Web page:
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Anti-lock brakes (ABS) prevent a motorcycle from locking its wheels during a firm or quick stop. This feature increases stability and balance while achieving more control over the slowing process.

Instead of locking the tires, ABS on motorcycles creates pulsing action to deploy and disengage rapidly. This technology “pumps the brakes” faster than what a rider can perform manually, reducing the distance it takes to achieve appropriate stopping power.

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Speed sensors are equipped on both wheels to determine the motorcycle’s speed at the time of the feature’s deployment. It senses when locking is about to happen, automatically deploying the safety feature to have more road control.

Does ABS Take Control Away from the Motorcyclist?

Anti-lock brakes operate when the sensors detect that a wheel is about to lock because of the motorcyclist’s braking command. Under normal riding conditions, most people don’t notice the difference between this safety feature and stop without it.

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When a hard stop is necessary, a motorcyclist may feel pulsing sensations in the brakes and throughout the bike. That indicates the ABS is enhancing the braking power in that specific situation.

Is ABS Available on All Motorcycles?

This safety feature is required on all motorcycles in Europe, Japan, and Australia. Although there is a push to do the same in the United States, American riders can still select from different models that offer it as an optional feature.

The cost difference for a new motorcycle with ABS compared to one without it is typically $1,000 or less.

How Is ABS Different on a Motorcycle?

Most motorcycles offer front and rear brake controls. This design helps to balance the braking force when applied, ensuring the optimal stopping power for each situation.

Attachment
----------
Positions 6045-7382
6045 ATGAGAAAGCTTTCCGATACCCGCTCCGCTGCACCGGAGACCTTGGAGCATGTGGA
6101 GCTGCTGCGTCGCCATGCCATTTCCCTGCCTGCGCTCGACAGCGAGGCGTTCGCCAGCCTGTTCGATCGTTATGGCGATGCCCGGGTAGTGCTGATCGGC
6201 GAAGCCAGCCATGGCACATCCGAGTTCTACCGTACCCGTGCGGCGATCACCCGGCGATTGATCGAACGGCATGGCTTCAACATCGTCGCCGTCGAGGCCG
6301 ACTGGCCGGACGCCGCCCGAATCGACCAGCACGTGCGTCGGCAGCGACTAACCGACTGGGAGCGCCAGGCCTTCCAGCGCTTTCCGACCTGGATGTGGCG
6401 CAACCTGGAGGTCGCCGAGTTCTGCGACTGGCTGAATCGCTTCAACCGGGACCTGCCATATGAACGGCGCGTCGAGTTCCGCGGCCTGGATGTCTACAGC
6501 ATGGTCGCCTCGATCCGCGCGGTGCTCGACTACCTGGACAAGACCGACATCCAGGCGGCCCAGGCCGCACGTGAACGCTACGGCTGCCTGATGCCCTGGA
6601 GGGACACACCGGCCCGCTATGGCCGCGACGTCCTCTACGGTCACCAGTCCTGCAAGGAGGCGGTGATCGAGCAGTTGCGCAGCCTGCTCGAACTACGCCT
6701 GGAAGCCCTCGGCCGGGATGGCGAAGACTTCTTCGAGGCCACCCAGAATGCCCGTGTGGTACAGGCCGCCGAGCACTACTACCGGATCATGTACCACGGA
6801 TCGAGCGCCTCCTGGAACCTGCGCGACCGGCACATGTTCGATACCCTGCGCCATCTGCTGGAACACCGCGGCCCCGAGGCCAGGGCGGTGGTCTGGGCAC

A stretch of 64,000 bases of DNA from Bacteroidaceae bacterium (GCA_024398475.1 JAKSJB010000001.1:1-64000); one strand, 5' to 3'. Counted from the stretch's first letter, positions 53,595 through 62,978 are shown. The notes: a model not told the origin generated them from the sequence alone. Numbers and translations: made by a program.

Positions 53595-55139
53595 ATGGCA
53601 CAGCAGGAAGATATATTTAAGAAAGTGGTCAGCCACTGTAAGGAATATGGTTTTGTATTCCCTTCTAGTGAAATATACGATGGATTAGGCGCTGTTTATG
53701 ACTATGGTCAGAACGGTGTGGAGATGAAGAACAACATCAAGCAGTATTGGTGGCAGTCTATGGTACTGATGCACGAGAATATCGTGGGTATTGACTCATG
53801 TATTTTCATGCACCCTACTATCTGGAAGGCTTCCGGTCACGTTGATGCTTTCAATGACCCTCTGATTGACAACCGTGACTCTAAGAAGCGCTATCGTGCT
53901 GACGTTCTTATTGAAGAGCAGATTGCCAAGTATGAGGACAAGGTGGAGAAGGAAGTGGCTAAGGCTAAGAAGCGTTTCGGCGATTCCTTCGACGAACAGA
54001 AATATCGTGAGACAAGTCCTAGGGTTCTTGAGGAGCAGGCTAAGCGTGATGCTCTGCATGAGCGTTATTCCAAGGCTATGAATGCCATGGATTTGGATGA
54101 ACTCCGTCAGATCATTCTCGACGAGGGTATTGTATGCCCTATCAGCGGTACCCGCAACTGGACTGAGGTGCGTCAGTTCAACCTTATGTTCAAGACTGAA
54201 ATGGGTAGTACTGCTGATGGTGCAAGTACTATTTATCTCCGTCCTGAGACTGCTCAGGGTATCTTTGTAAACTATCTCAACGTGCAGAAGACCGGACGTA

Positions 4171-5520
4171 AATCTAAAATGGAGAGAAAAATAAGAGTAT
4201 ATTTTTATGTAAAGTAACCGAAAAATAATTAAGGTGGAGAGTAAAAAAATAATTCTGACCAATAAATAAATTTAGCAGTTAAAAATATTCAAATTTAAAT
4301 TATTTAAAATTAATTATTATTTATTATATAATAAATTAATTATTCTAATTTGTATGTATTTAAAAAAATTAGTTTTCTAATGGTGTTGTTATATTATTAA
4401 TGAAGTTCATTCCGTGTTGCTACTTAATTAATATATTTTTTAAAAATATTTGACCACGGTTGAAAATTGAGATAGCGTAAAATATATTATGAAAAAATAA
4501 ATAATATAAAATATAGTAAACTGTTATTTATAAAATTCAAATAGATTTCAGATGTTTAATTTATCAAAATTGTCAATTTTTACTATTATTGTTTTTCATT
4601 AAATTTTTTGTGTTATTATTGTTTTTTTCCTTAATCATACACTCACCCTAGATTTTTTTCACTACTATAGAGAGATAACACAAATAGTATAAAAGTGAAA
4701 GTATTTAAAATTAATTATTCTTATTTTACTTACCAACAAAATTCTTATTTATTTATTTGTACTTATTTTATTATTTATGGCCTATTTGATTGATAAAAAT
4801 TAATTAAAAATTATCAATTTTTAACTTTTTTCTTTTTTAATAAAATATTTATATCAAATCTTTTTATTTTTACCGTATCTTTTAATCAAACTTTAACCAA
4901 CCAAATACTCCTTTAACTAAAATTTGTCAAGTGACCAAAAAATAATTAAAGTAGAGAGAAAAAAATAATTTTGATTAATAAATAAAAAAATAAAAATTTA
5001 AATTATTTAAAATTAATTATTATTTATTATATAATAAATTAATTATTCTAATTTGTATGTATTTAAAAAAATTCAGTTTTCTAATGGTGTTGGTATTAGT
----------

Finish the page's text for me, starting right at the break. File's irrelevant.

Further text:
When a wheel locks for a motorcycle, it can result in balance loss that causes the rider to lose their seat.

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Can I Install Aftermarket ABS on a Motorcycle?

The best option is to purchase an anti-lock braking system that gets fitted during the factory manufacturing process. Although aftermarket options are available, fitment issues could reduce their effectiveness.

The cost to add a custom ABS option to an older motorcycle is often $4,000 or more.

Do I Need More Training to Ride a Bike with ABS?

Motorcycles equipped with anti-lock brakes operate the same as one without this feature under regular riding conditions.

There is an advantage for riders when they understand how to operate ABS during an emergency stop, so it often helps to complete a training course or to practice using it before taking the bike on the road.

The training requirements for each state have similarities, but there are specific differences to consider when obtaining your motorcycle license or endorsement.

Will ABS Save Me Money?

Anti-lock brakes are more expensive than a standard motorcycle when it is an optional feature. As ABS becomes standardized, there won’t be cost differences to manage. Since it is a safety feature, your monthly insurance premium could be lower with it equipped to your bike.

ABS creates an intuitive way to enhance braking when you need immediate stopping power. Request an insurance quote if you’ve updated your bike or are purchasing a new one to see how this safety feature could reduce your annual premiums.

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Author

Mike Navarette has more than a decade of experience in the auto insurance industry, but that's not his true passion. He loves getting on a motorcycle to explore roads he's never traveled. You'll find Mike in the garage working on something when he isn't helping clients or leaning into curves. It's sometimes a side hustle, more often a favor, but it keeps his hands busy doing something productive. Since the first time his father strapped on his helmet and took him for a ride, Mike has loved bikes. That passion, along with a desire to help others through a deep understanding of insurance policies, led to the creation of Motorcycle Ride Coverage.

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